And I thought she was then going to say, “I remember you from MTV in the 1980s.” But what she said was that she had seen my self-made documentary, "The Invisible Lighthouse," which I toured with a couple of years ago, playing in small cinemas. She knew all about that project and the fact that I was sort of championing this DIY filmmaking ethic. She knew all about that, and had brought it to the attention of her students as an example of somebody just going out and making their own film.

The long and short of it is that I landed this position at Johns Hopkins. But that’s an example of the fact that, at the time, it felt a little bit underwhelming that I’d put all of this effort into this project, and I was playing to rooms full of two or three hundred people, not doing big theater tours or stadium tours, and that maybe it would all slip through the cracks. But, in fact, people were taking notice of what I was doing. So that’s an example of what I mean by when you make the right choices and you stick to your guns and you do great work, in the long term, it will come to serve you — and serve you better to achieve the right kind of goals.

Well, and the right people were at the shows. It might not necessarily have been big crowds, but the people who were interested in that, were the people you wanted to be in front of. So, what has been the most gratifying thing about teaching, since you have been at Johns Hopkins a couple of years now, correct?

Yeah, this is the beginning of my third year. Well, the students are super-smart. You know, my experiences with twentysomethings are limited. Obviously, I used to be one, and I’ve got three kids of that age. But meeting a group of very high-achieving, super-smart Hopkins students, it’s sort of a new experience. When I was starting out at each stage of my career though, I never had a mentor, really. There are people in the book that I’m clearly strongly influenced by, like Mutt Lange, the producer, Joe Rizzi, who was on the board of directors at Beatnik and so on, who had sort of filled in a bit of a mentor role for me. But in most cases, I just dove in and started doing by trial and error.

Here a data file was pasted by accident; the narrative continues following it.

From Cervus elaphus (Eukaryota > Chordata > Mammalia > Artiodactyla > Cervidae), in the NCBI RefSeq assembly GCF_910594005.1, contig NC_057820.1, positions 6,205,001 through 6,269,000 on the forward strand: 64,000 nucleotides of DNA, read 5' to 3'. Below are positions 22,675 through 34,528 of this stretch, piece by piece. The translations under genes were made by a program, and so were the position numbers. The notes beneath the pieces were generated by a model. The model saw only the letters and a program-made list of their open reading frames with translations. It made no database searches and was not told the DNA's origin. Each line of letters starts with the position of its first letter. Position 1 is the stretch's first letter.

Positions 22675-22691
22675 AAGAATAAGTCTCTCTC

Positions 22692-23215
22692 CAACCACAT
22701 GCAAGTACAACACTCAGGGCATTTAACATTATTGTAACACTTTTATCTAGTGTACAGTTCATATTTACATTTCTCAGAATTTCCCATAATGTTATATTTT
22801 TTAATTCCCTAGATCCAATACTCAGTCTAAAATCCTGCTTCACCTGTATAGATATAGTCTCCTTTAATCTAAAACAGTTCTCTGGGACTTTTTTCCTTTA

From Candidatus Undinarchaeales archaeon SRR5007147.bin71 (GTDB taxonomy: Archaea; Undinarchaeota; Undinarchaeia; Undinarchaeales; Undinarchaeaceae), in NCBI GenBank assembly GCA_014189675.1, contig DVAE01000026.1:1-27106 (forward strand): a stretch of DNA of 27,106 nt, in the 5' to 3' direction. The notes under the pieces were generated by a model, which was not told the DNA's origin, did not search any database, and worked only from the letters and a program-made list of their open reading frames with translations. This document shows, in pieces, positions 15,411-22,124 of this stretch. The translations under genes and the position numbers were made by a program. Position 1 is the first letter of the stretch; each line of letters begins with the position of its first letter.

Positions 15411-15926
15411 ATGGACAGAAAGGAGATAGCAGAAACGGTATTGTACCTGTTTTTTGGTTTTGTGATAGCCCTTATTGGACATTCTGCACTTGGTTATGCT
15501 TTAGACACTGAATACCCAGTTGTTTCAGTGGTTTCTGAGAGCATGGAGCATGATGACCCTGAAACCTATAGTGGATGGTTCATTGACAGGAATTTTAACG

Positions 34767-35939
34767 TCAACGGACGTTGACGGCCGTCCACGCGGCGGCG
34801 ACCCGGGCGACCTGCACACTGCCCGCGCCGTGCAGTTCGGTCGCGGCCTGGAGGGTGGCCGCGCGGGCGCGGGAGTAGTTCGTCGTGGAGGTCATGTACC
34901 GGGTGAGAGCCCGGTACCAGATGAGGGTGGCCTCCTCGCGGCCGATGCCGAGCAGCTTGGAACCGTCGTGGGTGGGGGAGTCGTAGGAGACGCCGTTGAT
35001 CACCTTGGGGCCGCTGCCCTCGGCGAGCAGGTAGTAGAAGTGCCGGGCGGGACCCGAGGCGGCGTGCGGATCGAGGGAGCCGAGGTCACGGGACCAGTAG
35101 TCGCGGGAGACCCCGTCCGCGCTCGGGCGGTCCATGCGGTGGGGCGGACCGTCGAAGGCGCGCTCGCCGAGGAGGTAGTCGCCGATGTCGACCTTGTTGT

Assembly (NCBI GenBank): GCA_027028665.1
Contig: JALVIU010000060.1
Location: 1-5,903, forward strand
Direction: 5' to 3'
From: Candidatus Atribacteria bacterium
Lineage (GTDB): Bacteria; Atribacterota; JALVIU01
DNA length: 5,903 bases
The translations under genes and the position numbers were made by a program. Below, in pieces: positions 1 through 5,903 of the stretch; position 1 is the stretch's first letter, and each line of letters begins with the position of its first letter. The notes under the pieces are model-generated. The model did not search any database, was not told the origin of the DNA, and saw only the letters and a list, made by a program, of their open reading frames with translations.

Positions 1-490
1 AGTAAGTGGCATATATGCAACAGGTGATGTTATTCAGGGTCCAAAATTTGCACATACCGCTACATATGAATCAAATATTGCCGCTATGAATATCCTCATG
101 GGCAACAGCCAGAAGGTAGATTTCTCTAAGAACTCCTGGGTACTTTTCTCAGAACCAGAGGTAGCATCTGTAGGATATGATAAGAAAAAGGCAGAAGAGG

The thing about today’s situation — and the way things are today — is that if you’re a student and you run into an obstacle, the solution is probably a few keypresses away. You can Google it [or] you find somebody on Facebook that’s done a little tutorial video showing you how to do it. So in five minutes, you would have solved that problem and circumnavigated that obstacle. The know-how that I’m able to pass onto them is to take them out of their comfort zones and say, “Look, you’ve got to solve these problems without the help of Google and Facebook.” [Laughs.] You’ve got to do it creatively with the tools that you have in front of you, and the materials that you have in front of you.